guest written by Vladimir Madorsky
Festival Squad sat down with Dirty Audio at Dirty Disco in Arizona last weekend to discuss his path to becoming a professional DJ, why it’s so important to love what you do, and how he keeps his music and his life experiences exciting and new. Read on to get inside the head of one of our rising faves!
Festival Squad: As a musician, you’re always going to have a group of haters. Who was your biggest hater as you first started playing music?
Dirty Audio: Most were at the high school I was going to. I wasn’t really cool like that, I wasn’t really liked. I was mellow and always did my own thing. Them hating on that was what pushed me to go harder. All there was for me at the time was to produce. I didn’t like hanging out with people from school, I didn’t like doing school work so I was always producing and that was my happy zone. I’ve never really cared what people thought. When they show love to me it’s amazing but I’ve never paid attention to the hate. I ignored it and it blew right over me.
FS: So you were playing music throughout all of high school?
DA: Yeah I started touring junior year.
FS: Where were you touring? Just on the west coast?
DA: No, junior year I was 15 or 16 and I started playing out of town. Phoenix was actually my first show out of town! I wasn’t old enough to come alone so I had to road trip down here with my family from LA. By senior year I was already leaving the country, I did an India tour, I was missing every Thursday and Friday at school so it was already somewhat serious. But there was never a moment where I was like, “OK, this is what I’m gonna do full time.” It just happened on its own. It was always my hobby and I happen to make money doing it.
FS: You started young, but I imagine know others that didn’t get into music professionally until later in life. What advice do you have for them to help accelerate their growth?
DA: If you’re not in it for the love of and passion for music, don’t do it. It’s only gonna work if you love doing it. Don’t do it to blow up and stuff, do it because you like creating music. At that point it escalates on its own because you’re not worried about the business and bullshit, you’re only worried about how to make the best possible music. My other piece of advice is not to focus on blowing up and networking, you have to have good music before anything. Focus on making your production amazing before you go on and try to do anything else like finding managers and agents. You want to have a solid base before you actually go on.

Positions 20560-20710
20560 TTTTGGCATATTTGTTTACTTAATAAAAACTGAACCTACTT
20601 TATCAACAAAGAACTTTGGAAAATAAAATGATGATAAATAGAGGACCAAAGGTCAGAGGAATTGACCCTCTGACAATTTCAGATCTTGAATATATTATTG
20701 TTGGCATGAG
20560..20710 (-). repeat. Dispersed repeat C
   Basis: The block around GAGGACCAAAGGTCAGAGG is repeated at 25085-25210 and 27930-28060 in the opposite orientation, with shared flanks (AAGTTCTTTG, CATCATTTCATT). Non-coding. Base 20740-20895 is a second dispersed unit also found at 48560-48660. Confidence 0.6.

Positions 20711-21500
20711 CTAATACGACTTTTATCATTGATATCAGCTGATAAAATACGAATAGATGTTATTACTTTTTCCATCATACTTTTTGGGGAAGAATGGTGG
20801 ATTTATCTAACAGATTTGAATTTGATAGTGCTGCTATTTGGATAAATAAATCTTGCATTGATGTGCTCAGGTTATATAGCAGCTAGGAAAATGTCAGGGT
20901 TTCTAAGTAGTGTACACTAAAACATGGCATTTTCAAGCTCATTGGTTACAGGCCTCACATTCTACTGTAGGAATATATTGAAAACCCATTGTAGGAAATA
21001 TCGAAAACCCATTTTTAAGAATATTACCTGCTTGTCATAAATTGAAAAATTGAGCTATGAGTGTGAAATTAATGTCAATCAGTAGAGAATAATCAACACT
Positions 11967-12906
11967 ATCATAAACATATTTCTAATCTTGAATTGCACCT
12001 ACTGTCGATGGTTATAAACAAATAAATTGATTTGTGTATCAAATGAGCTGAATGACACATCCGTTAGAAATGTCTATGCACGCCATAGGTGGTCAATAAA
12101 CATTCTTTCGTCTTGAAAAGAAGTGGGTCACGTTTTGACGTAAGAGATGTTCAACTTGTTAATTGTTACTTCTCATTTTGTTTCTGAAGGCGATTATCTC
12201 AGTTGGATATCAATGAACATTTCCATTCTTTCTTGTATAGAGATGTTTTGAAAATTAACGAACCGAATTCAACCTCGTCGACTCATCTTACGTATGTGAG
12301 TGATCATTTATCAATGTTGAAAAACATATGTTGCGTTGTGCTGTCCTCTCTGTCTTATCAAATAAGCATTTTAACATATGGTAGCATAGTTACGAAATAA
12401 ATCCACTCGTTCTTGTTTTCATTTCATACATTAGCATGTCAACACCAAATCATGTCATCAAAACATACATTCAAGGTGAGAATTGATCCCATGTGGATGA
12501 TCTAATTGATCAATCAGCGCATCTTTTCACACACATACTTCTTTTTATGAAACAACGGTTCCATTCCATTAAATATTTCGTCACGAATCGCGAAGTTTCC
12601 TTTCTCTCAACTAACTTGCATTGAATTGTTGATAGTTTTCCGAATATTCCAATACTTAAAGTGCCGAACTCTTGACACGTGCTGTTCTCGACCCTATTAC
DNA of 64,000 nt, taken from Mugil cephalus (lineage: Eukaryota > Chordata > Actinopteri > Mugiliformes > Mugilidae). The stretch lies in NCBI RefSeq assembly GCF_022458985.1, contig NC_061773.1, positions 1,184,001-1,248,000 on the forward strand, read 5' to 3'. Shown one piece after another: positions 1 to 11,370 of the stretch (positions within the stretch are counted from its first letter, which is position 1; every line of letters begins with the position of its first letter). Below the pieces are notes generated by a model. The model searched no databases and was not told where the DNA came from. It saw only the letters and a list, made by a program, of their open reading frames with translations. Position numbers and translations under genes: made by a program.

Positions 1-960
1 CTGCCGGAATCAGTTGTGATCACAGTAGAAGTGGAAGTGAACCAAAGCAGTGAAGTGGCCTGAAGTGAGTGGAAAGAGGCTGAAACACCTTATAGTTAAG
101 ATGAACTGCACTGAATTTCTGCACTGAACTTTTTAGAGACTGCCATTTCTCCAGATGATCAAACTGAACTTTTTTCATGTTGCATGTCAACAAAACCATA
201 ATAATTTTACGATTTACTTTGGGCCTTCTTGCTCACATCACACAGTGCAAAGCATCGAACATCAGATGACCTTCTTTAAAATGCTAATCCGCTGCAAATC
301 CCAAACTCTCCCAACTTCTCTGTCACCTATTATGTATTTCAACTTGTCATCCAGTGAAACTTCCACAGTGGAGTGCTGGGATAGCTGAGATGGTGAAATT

FS: So you wouldn’t recommend creating music and simultaneously developing a marketing strategy for yourself?
DA: I don’t want to say anything like that. What works for me might not work for someone else. What’s worked for me is always focusing on the music and everything comes after that. That way if it doesn’t go the way I planned it, I still have my dignity knowing I made the best possible song I could. I didn’t expect more than just to have a great song. The positive reactions and all the shows that come with it is just a huge bonus to me. I do it because I love making music, simple as that. I’m just trying to push my boundaries and the boundaries of music. I guess you can call me an audiophile. I fucking love sound. My love for music has gone past just music. Music is a category of sound. I love different sounds and that’s something I’m trying to master.
FS: What’s a specific sound that comes to mind that you’re attracted to?
DA: Ever since I came back from Europe, bass music and trap music has been happening all over America. I came back and I started hearing a whole new wave of bass music that I haven’t really heard before. Lately everyone is killing it! It’s almost like hardcore heavy dubstep sounds are slowly making their way into trap and bass music. Everyone is trying to push that genre. People are bringing influences from everywhere. It’s not anywhere like it was a year ago when everyone was doing the same thing. Half the people playing tonight like Herobust, Getter – everyone’s making such unique stuff and not following the rules anymore and it’s really creative.
FS: Would you say you’ve influenced bass music?
DA: I hope I’ve influenced bass music! I personally try to avoid using sounds that everyone else is using, avoid doing what everyone else is doing. I try to be Dirty Audio. I try to set my path and create my own music. A lot of my songs are a clusterfuck of everything I like. I’m not making music for anyone, I’m making music for me. I’m not making music for this type of person or for that country or anything like that. I make music I like and I feel that if I like it, then others may like it too. If I don’t like it, how am I gonna expect others to like it?
FS: That’s a great perspective. I know lots of people make music for the people so it’s neat to hear your response.
DA: Yeah but if you don’t like your own shit, how do you expect people to like your shit? I’m jaded at this point already. I’ve been in this scene for like seven years now. I’ve seen so many genres and styles that have been recycled already; I’m a fan of hearing really new stuff, something unique. There nothing like the feeling of listening to a song that gives you goosebumps and makes you think, “Wow, this is crazy! I’ve never heard something like this before!” There’s so many sample packs and preset libraries now, you gotta go out of your way and really want to be unique to end up being unique. You like trap? You like electro? You like jazz? Fuck it, put all those in one and you have your own thing. It’s not that hard to have a unique sound. You just gotta want to be unique.